As I sit here, just coming off of another synchronous online class, my husband walks in with a handful of these lovely blue flowers that just busted through the yard outside. Crocuses — or is it croci? — is what they are, one of the first harbingers of spring, and that perhaps things won’t always stay as shitty as they are now. It’s March 10, and last week we were still shoving aside the snow that collected near our walks and driveways, and now it’s 62 degrees outside. Today, between classes, I ate my lunch out on the deck (standing up, my picnic table still encased in plastic). The sun’s out, daylight savings time comes back this weekend, I have a vaccine appointment scheduled (for May, but at least it’s a date), and a new book to finish. Are things looking up? Those flowers seem to think so. Maybe they’re onto something.
I’m in Jersey, and this week we had a bit of a snow event that dropped anywhere from nothing to two feet in a couple of days, I’m in the middle part of the state, and we fell somewhere south of center with eight inches. (I must refer to my region as “middle” because if you want contention among North/South Jersey natives, just saying Central Jersey will spark a bar fight right up there with Pork Roll vs. Taylor Ham.) Coming off of this storm I can’t help feeling cheated, because as a college professor, I know that even the threat of a few inches will send the school administration into a frenzy on how soon and how long to shut down the campus.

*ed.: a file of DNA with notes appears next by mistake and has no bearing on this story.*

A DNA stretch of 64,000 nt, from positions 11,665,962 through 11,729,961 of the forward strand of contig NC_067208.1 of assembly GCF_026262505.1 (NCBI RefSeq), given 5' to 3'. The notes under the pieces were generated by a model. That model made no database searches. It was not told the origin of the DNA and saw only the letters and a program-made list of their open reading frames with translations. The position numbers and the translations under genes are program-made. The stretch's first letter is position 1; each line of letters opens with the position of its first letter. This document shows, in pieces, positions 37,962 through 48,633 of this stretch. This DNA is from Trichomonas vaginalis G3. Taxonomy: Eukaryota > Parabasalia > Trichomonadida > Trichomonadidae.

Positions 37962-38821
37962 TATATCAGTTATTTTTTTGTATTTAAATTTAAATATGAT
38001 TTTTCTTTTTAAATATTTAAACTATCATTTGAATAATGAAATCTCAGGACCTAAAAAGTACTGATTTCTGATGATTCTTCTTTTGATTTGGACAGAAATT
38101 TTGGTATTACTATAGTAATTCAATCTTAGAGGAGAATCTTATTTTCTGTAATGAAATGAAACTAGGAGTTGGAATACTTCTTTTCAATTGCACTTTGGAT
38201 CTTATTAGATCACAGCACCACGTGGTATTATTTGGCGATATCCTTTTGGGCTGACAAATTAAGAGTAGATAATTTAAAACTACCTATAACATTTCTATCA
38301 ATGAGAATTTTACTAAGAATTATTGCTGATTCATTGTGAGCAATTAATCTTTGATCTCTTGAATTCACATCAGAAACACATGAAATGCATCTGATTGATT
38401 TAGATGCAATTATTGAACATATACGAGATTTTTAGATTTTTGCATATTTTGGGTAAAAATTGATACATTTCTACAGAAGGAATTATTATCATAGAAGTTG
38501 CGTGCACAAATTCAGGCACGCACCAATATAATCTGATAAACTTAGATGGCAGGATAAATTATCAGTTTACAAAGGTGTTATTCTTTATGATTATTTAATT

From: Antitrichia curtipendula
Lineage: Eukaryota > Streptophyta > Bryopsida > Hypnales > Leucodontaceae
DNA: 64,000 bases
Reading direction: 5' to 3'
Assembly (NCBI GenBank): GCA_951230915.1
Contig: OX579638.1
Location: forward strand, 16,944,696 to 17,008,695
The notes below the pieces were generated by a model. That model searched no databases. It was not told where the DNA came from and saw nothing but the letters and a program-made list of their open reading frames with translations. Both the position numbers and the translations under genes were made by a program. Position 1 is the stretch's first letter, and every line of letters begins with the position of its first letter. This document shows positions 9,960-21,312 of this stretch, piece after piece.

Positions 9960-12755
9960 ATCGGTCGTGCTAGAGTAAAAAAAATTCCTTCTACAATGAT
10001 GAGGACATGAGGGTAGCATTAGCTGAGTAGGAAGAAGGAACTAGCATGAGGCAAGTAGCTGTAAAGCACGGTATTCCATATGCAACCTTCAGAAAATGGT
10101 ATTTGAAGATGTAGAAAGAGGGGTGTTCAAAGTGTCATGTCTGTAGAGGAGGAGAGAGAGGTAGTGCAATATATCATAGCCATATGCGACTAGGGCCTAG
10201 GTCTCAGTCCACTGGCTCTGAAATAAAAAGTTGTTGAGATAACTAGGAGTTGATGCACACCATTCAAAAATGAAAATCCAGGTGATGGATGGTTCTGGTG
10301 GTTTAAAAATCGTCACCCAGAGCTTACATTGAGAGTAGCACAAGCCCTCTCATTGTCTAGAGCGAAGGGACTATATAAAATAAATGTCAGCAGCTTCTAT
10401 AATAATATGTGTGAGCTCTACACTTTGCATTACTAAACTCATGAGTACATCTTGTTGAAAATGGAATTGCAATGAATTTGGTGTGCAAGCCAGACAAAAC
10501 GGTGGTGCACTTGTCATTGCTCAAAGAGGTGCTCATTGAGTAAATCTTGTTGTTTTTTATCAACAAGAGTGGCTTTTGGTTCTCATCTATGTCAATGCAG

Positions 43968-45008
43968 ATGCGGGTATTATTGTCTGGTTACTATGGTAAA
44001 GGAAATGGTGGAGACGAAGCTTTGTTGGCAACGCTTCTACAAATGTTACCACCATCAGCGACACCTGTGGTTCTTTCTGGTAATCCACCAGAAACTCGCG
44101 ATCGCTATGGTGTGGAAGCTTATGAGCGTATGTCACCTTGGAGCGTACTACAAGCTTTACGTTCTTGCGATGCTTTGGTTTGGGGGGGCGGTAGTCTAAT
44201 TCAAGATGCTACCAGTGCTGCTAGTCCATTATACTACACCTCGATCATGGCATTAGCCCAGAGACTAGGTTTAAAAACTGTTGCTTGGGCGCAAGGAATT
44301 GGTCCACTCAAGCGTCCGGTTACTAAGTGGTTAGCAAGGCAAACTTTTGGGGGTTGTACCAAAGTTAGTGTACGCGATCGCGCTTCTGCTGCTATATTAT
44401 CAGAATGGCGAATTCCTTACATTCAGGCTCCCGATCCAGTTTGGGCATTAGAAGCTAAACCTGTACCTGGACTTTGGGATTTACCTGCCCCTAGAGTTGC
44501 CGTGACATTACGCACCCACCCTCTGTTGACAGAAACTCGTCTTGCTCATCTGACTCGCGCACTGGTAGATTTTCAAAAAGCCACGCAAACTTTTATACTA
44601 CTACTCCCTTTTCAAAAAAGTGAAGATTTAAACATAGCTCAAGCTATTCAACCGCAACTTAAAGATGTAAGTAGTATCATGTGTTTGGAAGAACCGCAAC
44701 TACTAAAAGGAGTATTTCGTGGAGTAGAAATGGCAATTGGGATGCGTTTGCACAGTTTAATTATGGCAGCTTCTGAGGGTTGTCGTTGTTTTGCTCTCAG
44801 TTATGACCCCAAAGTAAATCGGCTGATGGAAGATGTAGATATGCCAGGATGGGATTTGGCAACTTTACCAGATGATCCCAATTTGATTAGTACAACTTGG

But in this time of pandemic, most all of our classes are remote, unless you’re taking labs on campus for courses in biology or chemistry, or in the nursing or funeral services program. Which mean an English teacher like me is cheated out of the pleasures of a Snow Day, with business as usual. So where’s the fairness in that?
In The Way the World Used To Work, when College was a living, breathing, tangible experience, a Snow Day would mean the campus would shut down, and there would be no classes for the day. We would be awakened before dawn by a campus alert via phone or text, find out the joyous news, then scurry back to our warm beds for an extra hour of sleep, looking forward to binging Netflix in our jammies, building snow creatures, or other such indulgences. But now, in the Alternate Universe, instead of staying home we’re already there, and we get to do the same thing we’re doing every day.
Ah well, one more thing to look forward to, right?
Has 2020 all been a bad dream? Or is this a reality I’ve actually been living through? I remember sitting on my sofa around mid-March, when someone on TV said we’d probably be sheltering in place for the foreseeable future. I actually laughed, finding that simply incredible. Well, it was no joke, because after a brief mirage called “summer,” we’re doing it again, and for who-knows-how-long.
And now we’ve come upon the holidays, and there’s nothing about them that seems normal. The only thing that does is the perennial hope the New Year brings, and I don’t think anyone will argue 2021 doesn’t carry extra weight. The next year carries equal measures of portent and potential, and I for one can’t wait to get on with it.
Here’s hoping it’s a good one as I remain, ever optimistic. See you on the next calendar page.